Pittsburgh Penguins defenseman Kris Letang expressed confidence in the players who currently inhabit the locker room. Coach Mike Sullivan did not specifically do so on Saturday night, but repeatedly has said he believes in this group. It’s the right thing to say, but the overwhelming recent evidence suggests the answer is not inside the room, and a Penguins trade is needed.
The problem is that this group has now set a low-water mark, without a win in two weeks. Saturday, they lost to Seattle (again), 3-2. That is seven straight losses, including an OT defeat, which means the Penguins are 0-6-1 since hanging a six-spot on the Columbus Blue Jackets seemingly a lifetime ago. The only thing consistent has been inconsistency, and even struggling teams in Seattle and Vancouver took wins from the Penguins. Seattle did it twice, and the Penguins account for nearly one-third of Seattle’s seven wins in 13 games.
The Penguins have just four wins in 12 games.
“We all stick together. I mean, it is what it is,” said Letang. “We have to get out of it and know it’s going to happen in our room. We have to stay together and pick each other up. So it’s a tough time, and you just have to go to work in practice, correcting the mistakes, forget about everything and just try to clean it up in the next game.”
Tough times are bordering on hard times.
It wasn’t supposed to be like this. The Penguins are one of the most talented teams in the Eastern Conference. They cruised to an easy third-place finish in the Metro Division last season. They thought about breaking up, but in the end, everyone sacrificed to stay together. The big Penguins trade this summer added 40-point defenseman Jeff Petry in place of light-scoring John Marino. They added heavy Jan Rutta on defense in place of the light Chad Ruhwedel.
GM Ron Hextall even scooped up 18-goal Danton Heinen for only a million bucks on the UFA market.
It is supposed to be better than this. Much better. Instead, the Penguins are digging their hole as if there’s oil at the bottom. Only Ottawa and Columbus, on five-game losing streaks, trail the Penguins in the East.
Winning four of their first five games and scoring six goals in each of those wins seems a distant memory. More shockingly, as the Penguins have attempted to turn up the volume on their intensity and play, the music has fallen flat.
If turnovers don’t kill them, the PK does. If they escape bad penalty-killing and puck-management issues, one defensive gaffe ends up in their net.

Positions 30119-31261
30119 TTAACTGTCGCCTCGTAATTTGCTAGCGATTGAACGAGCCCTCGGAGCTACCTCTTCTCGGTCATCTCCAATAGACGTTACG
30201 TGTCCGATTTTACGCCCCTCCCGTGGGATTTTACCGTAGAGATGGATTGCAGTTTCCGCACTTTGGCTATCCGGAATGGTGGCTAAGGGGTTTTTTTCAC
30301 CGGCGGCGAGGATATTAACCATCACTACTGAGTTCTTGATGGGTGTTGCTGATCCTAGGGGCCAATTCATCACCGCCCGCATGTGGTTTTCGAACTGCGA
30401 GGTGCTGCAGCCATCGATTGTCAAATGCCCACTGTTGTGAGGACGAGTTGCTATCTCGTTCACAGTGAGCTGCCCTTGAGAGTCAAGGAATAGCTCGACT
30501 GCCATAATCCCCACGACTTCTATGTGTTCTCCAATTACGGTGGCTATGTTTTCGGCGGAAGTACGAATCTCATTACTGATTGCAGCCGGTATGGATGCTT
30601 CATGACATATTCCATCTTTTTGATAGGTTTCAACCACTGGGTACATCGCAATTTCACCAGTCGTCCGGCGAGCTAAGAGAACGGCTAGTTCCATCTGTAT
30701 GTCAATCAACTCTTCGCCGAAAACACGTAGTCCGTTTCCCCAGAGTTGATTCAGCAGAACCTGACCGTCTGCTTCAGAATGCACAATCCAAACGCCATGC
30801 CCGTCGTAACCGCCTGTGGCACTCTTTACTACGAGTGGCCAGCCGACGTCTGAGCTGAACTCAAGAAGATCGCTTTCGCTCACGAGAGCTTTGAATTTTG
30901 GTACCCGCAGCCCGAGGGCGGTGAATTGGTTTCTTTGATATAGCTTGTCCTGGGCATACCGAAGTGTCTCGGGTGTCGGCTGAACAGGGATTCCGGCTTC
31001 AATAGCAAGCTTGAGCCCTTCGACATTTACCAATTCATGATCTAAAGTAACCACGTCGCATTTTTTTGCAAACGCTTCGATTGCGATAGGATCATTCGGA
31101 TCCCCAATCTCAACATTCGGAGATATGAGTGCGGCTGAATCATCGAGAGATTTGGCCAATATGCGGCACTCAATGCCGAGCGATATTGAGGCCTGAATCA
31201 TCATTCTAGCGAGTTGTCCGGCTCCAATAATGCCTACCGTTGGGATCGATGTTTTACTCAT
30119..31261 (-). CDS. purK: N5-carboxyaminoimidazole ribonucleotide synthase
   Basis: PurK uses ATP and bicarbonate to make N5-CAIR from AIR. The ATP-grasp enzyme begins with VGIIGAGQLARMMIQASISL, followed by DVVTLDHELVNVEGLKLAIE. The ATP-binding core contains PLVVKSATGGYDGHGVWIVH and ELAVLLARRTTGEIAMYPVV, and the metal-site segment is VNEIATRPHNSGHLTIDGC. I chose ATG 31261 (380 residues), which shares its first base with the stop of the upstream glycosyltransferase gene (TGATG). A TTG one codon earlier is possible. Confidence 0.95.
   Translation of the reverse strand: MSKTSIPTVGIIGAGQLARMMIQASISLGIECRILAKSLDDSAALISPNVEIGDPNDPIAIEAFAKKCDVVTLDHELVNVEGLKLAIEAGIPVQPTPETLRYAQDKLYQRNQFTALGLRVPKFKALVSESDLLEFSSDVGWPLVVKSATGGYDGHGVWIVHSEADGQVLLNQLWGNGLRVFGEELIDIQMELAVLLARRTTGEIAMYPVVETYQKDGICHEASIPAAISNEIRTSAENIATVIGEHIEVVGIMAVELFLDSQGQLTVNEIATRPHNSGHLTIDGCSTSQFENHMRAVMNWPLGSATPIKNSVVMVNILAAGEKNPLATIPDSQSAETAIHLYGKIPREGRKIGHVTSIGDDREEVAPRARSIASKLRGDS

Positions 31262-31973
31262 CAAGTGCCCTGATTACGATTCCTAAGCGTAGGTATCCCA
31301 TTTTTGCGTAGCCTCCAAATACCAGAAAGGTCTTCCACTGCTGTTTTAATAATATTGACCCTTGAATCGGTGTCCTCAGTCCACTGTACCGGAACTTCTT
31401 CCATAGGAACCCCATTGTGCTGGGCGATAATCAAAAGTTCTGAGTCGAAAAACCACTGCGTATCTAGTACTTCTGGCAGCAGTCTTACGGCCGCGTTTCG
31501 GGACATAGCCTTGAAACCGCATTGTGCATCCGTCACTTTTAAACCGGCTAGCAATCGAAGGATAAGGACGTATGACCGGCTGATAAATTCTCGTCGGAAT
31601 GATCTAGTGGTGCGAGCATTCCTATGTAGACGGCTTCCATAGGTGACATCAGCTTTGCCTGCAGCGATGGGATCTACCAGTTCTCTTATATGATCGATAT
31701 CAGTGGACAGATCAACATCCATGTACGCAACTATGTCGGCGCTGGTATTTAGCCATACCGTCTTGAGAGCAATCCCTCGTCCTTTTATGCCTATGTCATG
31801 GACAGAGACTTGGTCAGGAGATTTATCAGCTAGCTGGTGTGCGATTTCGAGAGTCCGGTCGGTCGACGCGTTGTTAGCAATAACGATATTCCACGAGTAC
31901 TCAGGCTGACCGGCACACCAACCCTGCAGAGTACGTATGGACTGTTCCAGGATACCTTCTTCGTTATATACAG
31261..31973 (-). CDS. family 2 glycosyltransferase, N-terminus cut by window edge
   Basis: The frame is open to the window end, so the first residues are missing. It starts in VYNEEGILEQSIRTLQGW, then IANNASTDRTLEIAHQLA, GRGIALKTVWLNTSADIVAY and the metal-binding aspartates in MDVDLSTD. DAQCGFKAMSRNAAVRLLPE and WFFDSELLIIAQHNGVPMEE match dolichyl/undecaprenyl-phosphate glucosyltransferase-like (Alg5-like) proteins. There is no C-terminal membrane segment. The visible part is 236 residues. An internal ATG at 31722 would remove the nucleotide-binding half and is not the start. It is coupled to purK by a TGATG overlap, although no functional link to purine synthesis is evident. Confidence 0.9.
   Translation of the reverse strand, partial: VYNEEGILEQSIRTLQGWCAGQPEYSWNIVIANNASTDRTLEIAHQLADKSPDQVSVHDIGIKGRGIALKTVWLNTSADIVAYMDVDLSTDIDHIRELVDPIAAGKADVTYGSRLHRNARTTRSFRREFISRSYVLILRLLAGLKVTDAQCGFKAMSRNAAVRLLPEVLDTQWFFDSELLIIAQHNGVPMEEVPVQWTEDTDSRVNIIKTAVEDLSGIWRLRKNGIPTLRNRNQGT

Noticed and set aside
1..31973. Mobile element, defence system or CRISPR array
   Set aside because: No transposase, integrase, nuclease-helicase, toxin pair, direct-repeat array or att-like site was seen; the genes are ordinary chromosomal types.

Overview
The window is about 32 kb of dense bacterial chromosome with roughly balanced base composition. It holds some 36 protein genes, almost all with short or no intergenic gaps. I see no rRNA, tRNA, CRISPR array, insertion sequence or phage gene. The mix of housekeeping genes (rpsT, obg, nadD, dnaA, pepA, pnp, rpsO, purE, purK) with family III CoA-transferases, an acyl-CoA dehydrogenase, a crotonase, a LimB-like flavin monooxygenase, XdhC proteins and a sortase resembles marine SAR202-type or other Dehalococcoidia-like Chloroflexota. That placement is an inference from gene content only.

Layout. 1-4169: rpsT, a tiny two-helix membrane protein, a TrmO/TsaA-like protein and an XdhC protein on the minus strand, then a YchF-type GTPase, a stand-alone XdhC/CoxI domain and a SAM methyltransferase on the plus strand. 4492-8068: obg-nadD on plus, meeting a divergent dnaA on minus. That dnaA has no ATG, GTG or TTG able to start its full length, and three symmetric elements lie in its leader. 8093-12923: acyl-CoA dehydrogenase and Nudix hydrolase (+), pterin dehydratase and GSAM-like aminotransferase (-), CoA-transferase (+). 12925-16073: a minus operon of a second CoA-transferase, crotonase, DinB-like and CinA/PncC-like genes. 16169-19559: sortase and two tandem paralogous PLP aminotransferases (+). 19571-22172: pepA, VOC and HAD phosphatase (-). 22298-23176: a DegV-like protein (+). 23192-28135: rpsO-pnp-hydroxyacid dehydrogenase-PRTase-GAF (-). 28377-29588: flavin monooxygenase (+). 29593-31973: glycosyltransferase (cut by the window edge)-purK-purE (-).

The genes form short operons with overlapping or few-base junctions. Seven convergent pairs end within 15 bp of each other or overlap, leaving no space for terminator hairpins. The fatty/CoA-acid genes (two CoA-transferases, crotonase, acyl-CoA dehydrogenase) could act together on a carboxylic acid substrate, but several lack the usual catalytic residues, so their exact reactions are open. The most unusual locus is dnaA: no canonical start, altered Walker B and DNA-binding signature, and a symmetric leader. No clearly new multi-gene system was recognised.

And through it all, there is a lack of pushback by much of the team, excluding Sidney Crosby and Jake Guentzel. Jason Zucker and Bryan Rust have been the other bright spots up front. Defenseman P.O Joseph has been pleasantly competent and steadily improving. He and defense partner Jan Rutta lead the team in plus/minus.
Marcus Pettersson also has been pretty good.
But the bread isn’t rising. The team isn’t jelling. Worse, the team isn’t winning.
A Penguins trade is in order. The team badly needs help. Expressing confidence is the right thing to say, but there exists no evidence that will happen. The Penguins are what they are, and it’s yet another frustrating moment in a year of Pittsburgh sports frustration.
The Penguins need help, and only GM Ron Hextall can provide it.
In November, 2018, the Penguins had one win in 10 games. Things were bleak, even as the locker room espoused confidence in each other. Former GM Jim Rutherford openly commented that changes were needed and began to make them.
Unfortunately for Rutherford, that first Penguins trade set off a chain reaction of deals that never squared. Several trades followed, which were merely an attempt to fix the last (Rutherford traded Carl Hagelin for Tanner Pearson. Then, later that season, traded Pearson for Erik Gudbranson, and early the next season traded Gubdranson, and so on).
There is danger in making trades and making changes.
There is also danger in leaving a team to its own devices when nothing seems to be working.
The Penguins’ penalty-kill didn’t allow a power-play goal Saturday. Instead, just after time expired, they allowed a 5v5 goal as Brandon Tanev got position on Jake Guentzel and Yanni Gourde beat Brock McGinn to the net, and Brian Dumoulin didn’t provide support. It was essentially a power-play goal because Sidney Crosby was well behind the play after exiting the penalty box. Even if the stat sheet says differently, it was another indictment of the PK.
An otherwise good game was soured when two players relied upon for their defense were not good defensively.
The Penguins’ third line generated a mere two scoring chances on Saturday. In fairness, Jeff Carter was out due to injury, but Carter’s play has also been the subject of discussion and Kasperi Kapanen has turned a strong start into another AWOL stretch. The third line needs help.
Sullivan had so little faith in his fourth line that it played about five minutes. In fairness, Teddy Blueger is out due to injury, but far more is wrong than Blueger’s return can fix.
Hextall does not have a lot of “tradeable” players. Take the top four forwards off the table, from Sidney Crosby to Bryan Rust. Take the top defenseman, Kris Letang, off the table.
Everyone else should be fair game.
Something has to give. The Penguins need help.
And only Hextall can provide it.